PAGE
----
Economy/Blood Pressure, Obesity Endanger Health of Indian Children

An overweight man stands in the River Ganga in Haridwar | Photo: Alamy

Child nutrition and child health are critical to the progress and development of any economy because it is the children of a country that determine its future.

If the children of a country are physically unwell or mentally unfit, it is likely to hamper the very developmental path of the country and lead to major roadblocks in both its economic as well as social wellbeing. So far around the globe, nutritional trends suggest that because of excess of food and high levels of affluence children of the developed countries faced nutritional problems like obesity, diabetes etc.

Children of the third world were more prone to malnutrition, slow mental and physical progress and health disorders surrounding malnutrition or undernourishment.However what is interesting to note is that in India both obesity and malnutrition can be found simultaneously.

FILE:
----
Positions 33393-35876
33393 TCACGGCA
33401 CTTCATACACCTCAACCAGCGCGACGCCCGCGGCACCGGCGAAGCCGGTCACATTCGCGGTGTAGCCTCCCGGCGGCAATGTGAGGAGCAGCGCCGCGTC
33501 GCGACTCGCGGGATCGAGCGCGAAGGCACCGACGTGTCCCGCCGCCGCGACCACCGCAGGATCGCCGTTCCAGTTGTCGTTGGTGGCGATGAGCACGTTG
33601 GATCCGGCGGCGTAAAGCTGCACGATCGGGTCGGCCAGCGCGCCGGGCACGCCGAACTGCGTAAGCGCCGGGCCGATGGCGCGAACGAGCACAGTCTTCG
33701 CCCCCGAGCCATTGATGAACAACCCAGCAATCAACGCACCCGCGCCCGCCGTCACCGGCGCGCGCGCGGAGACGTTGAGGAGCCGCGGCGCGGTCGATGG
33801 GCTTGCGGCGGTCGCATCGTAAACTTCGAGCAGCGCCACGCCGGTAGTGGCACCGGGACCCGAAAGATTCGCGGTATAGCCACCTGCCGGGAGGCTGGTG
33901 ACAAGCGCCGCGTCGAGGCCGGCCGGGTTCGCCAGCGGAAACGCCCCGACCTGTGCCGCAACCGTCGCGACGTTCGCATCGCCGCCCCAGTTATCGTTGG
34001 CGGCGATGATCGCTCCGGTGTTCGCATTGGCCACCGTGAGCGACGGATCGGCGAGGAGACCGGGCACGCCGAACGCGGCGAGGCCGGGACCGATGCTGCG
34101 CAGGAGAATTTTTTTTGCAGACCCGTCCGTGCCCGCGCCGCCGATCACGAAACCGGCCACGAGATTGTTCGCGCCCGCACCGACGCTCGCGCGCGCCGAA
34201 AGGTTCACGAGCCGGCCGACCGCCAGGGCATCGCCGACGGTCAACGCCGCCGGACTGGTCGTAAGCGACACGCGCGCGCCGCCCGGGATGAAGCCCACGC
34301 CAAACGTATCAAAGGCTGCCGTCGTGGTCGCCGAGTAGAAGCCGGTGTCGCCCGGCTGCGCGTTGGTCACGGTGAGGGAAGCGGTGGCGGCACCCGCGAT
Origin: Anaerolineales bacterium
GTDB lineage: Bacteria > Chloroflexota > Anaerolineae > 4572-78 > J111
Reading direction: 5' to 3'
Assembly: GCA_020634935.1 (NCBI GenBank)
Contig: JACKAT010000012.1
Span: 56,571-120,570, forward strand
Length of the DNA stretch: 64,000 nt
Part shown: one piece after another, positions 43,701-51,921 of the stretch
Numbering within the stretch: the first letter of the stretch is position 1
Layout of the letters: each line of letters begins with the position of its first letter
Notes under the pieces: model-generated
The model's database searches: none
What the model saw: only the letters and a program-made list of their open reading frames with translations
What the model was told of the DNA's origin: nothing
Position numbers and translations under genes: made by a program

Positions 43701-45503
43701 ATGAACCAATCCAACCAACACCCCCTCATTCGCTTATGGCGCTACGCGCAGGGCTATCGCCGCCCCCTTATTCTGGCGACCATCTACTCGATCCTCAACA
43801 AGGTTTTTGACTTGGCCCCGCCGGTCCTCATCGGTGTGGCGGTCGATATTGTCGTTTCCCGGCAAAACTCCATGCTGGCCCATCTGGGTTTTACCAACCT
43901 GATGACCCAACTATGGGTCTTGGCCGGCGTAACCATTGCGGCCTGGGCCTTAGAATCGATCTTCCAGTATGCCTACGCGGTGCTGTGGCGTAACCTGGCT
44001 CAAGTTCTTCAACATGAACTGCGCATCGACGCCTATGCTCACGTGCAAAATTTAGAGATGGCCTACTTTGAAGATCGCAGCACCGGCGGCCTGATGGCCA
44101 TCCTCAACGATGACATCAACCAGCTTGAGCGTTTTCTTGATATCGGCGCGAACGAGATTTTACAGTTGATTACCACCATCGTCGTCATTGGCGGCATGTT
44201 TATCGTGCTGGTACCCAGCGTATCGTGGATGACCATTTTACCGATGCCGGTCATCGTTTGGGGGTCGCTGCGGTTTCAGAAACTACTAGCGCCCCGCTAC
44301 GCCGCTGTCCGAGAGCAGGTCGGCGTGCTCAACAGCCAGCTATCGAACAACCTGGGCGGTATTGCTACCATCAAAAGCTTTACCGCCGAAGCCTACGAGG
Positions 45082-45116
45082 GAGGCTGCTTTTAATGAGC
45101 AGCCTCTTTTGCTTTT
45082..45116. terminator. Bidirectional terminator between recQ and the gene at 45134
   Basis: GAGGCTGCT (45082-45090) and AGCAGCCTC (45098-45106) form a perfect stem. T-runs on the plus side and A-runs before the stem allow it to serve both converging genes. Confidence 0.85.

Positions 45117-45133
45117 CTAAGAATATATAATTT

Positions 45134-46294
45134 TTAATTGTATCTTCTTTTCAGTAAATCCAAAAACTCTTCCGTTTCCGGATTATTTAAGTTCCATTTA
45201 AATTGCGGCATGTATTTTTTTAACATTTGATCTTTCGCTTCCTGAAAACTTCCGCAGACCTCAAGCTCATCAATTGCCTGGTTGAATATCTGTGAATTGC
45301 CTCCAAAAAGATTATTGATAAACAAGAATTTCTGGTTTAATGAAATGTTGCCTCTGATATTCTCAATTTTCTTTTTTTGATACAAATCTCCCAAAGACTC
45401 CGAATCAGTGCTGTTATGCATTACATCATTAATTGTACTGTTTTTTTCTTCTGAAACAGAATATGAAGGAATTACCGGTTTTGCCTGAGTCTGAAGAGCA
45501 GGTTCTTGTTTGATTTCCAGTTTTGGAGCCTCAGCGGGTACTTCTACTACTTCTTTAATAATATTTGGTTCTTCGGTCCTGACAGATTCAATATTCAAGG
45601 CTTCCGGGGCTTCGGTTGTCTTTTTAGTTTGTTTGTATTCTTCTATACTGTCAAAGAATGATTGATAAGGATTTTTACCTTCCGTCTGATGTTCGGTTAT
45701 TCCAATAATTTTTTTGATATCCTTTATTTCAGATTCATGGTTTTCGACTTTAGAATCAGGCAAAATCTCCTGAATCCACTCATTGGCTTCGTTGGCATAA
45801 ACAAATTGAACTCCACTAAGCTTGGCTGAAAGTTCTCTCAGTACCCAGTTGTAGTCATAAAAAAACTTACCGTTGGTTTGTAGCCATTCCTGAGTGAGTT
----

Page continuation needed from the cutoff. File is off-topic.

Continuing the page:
The first-ever National Nutritional Survey carried out by the Centre has brought out the fact that nearly 10% of children in the age bracket of 5-9 years and adolescents in the age bracket of 10-19 years are pre-diabetic, 5% are overweight and 5% suffer from blood pressure.

The results of the survey are yet to be made public but what it does clearly establish is the fact the malnutrition and obesity do simultaneously exists in India. The Comprehensive National Nutrition Survey has been conducted by the Ministry of Health and Family Welfare and the UNICEF between February 2016- October 2018. It is the first study of its kinds  and tracks and measures malnutrition, deficiencies through bio-chemical samples, urine samples, anthropometric data as well as details of non-communicable diseases such as diabetes, hypertension, cholesterol and kidney function in children and adolescents.

Medical practitioners have shown enhanced concerns for the health of Indian children based on the findings of the report and have been taken aback by the delay of the government in making the results of the survey public. The health data reveals that the government must focus on the challenge surrounding obesity as much as it must thinks about malnutrition among children.

 

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